HOTAN (KHOTAN) AND YARKAND AND THE SOUTHERN BRANCH OF THE SILK ROAD IN CHINA

YARKAND

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Yarkand tomb
Yarkand (150 kilometers southeast of Kasghar) was a famous Silk Road oasis town. Not very exciting now, it is located on the southern rim of the Taklamakan Desert in the Tarim Basin and was the seat of an ancient Buddhist kingdom on the southern branch of the Silk Road. The fertile oasis is fed by the Yarkand River which flows north down from the Karakorum mountains and passes through Kunlun Mountains, known historically as Congling mountains ('Onion Mountains' - from the abundance of wild onions found there). The oasis now covers 3,210 square kilometers (1,240 sq mile), but was likely far more extensive before a period of desiccation affected the region from the A.D. 3rd century onwards. [Source: Wikipedia]

Yarkand (Yarkant) has a population of about 370,000 people, the vast majority of them Uyghurs. Sights include Yarkand's old mosque and a Muslim graveyard. Irrigated oasis fields in and around the town produces cotton, wheat, corn, fruits (especially pomegranates, pears and apricots) and walnuts. Yak and sheep graze in the highlands. Mineral deposits include petroleum, natural gas, gold, copper, lead, bauxite, granite and coal. The Xinjiang-Tibet Highway (China National Highway 219), built in 1956 commences in Yecheng-Yarkant and heads south and west, across the Ladakh plateau and into central Tibet.

Yarkand is situated about half way between the important Silk Road towns of Kashgar and Khotan, at the junction of a branch road north to Aksu. It also was the terminus for caravans coming from Kashmir via Ladakh and then over 5,540 meter (18,176 foot) Karakoram Pass — arguably the highest caravn pass in the world — to the oasis of Niya in the Tarim Basin. From Yarkant another important route headed southwest via Tashkurgan Town to the Wakhan corridor — in Afghanistan next to Tajikistan — from where travellers could cross the relatively easy Baroghil Pass and Badakshan. Marco Polo took at least part of this route.

The Yarkand area has been the sight of some anti-Chinese unrest. On a visit there in 2014, Julie Makinen wrote in the Los Angeles Times: “We were surprised upon entering the city to see a group of men in helmets, green fatigues and black vests — perhaps riot police — marching by, carrying long, pointy spears. Also unexpectedly, Internet access to smartphones and text-messaging services had been disabled. Down the street, a Han clerk sat in his empty computer shop. Business had dried up since the Internet was shut off, he said. Yarkand, he continued, was unsafe. [Source: Julie Makinen, Los Angeles Times, October 26, 2014]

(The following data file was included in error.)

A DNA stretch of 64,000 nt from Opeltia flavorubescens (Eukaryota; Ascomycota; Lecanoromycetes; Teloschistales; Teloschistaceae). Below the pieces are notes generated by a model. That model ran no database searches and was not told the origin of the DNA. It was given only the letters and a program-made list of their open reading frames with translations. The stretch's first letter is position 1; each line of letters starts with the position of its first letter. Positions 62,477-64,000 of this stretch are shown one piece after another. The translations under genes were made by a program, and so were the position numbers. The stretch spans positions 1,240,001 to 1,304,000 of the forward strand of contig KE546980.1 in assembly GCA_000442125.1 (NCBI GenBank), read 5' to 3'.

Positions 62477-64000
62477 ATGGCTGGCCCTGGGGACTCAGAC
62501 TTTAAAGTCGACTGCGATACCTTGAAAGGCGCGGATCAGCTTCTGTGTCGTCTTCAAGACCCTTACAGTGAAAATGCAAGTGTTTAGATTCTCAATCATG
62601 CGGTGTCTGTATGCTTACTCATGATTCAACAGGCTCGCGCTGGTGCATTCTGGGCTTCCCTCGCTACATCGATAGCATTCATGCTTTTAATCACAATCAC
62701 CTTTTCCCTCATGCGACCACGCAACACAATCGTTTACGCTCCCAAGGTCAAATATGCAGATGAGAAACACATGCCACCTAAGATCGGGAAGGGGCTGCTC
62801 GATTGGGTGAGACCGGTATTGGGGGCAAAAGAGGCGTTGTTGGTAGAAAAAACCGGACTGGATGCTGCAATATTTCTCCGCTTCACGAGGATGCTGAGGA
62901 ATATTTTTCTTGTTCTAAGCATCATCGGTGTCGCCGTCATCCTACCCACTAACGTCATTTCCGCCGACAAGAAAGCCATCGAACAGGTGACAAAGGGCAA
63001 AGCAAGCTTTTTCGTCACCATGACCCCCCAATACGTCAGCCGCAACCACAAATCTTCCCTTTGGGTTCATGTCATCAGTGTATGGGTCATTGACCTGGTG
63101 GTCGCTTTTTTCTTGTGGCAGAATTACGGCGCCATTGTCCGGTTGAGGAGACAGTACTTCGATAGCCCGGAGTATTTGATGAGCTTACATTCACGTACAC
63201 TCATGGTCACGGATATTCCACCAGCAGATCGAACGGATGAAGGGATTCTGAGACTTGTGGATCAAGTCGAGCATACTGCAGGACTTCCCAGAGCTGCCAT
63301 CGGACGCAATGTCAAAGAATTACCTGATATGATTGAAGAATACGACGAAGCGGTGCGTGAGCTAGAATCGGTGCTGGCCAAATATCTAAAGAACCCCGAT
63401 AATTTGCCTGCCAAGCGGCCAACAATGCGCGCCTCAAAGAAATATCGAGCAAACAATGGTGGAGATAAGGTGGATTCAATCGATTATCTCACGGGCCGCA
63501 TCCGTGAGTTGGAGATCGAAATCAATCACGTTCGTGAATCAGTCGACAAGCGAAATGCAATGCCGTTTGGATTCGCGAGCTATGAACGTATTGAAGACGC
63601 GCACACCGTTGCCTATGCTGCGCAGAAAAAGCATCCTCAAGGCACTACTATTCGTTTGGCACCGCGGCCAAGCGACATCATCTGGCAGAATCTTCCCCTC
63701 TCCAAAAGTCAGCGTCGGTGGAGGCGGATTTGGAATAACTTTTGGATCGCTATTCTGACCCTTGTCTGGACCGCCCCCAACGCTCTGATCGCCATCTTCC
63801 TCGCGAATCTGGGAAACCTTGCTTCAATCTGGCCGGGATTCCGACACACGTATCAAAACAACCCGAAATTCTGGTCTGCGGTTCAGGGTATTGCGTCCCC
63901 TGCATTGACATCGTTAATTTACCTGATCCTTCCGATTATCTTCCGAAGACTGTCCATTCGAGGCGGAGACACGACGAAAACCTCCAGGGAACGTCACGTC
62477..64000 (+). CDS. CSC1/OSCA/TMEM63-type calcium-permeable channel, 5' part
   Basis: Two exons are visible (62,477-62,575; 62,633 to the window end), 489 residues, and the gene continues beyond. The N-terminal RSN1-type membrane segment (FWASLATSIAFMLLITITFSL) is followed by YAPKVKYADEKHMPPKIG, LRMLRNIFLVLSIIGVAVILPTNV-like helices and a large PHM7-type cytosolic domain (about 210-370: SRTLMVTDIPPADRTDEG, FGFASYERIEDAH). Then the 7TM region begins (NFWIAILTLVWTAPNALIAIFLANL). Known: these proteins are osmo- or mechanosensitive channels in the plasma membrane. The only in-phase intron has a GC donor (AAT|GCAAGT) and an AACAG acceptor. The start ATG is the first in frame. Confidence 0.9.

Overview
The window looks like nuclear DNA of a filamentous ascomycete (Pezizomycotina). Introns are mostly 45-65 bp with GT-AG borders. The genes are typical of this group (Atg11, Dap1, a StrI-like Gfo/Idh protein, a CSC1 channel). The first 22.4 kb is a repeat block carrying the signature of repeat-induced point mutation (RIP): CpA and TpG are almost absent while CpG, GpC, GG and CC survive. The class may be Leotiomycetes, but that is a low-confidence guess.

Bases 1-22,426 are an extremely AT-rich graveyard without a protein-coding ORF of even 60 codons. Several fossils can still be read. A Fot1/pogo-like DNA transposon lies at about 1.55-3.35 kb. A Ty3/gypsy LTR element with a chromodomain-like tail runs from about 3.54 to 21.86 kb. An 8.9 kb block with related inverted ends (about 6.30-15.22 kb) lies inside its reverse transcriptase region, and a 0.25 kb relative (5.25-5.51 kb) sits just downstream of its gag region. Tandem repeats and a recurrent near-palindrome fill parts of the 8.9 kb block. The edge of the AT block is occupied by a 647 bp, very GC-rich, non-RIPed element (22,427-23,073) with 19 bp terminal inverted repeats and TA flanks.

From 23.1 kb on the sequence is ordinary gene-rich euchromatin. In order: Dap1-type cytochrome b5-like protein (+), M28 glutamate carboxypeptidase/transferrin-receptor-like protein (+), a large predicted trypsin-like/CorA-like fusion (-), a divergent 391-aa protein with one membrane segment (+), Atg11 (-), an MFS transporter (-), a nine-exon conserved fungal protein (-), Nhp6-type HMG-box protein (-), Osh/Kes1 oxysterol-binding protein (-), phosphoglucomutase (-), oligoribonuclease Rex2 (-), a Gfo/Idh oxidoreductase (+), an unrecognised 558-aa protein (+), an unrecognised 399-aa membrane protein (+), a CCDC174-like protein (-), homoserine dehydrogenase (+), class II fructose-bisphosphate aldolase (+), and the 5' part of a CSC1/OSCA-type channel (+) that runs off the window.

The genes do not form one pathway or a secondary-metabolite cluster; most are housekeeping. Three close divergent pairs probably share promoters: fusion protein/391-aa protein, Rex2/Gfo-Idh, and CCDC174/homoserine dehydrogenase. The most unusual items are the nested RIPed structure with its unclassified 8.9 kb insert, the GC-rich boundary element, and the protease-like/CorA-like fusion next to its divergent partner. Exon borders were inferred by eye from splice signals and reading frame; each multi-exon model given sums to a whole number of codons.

“We kept walking, into an underground shopping mall. A Uyghur proprietor welcomed us into his shop. He talked of his 3-month-old son, his love for Kobe Bryant, his dreams that his boy would study English. He complained about the restrictions on the Internet, and how few Westerners come to Yarkand these days. Closing up for the night, he rolled down the metal shop door and walked us to a nearby fruit market. "Take my number. If you have any problems, you can call me," he said, pulling out his cellphone. Great, I thought, until he added — unaware of our experience that day — "I've got friends everywhere, even with the police." Web Site: Lonely Planet Lonely Planet

Yarkand’s History

There is very little information on Yarkand's history after the Han Dynasty (206 B.C. to A.D. 220) apart from a couple of brief references in Tang dynasty (618-907) histories. It was possibly captured by the Muslims soon after they subdued Kashgar in the early 10-11th century. After the Mongol invasions, the area became the main base in the region for Chagatai Khan (died 1241).

Marco Polo described Yarkant in 1273, but said only that this "province" (of Kublai Khan's nephew, Kaidu, d. 1301) was, "five days' journey in extent. The inhabitants follow the law of Mahomet, and there are also some Nestorian Christians. They are subject to the Great Khan's nephew. It is amply stocked with the means of life, especially cotton. From the early 1500s to late 1600s, Yarkand was the capital of a Uyghur kingdom.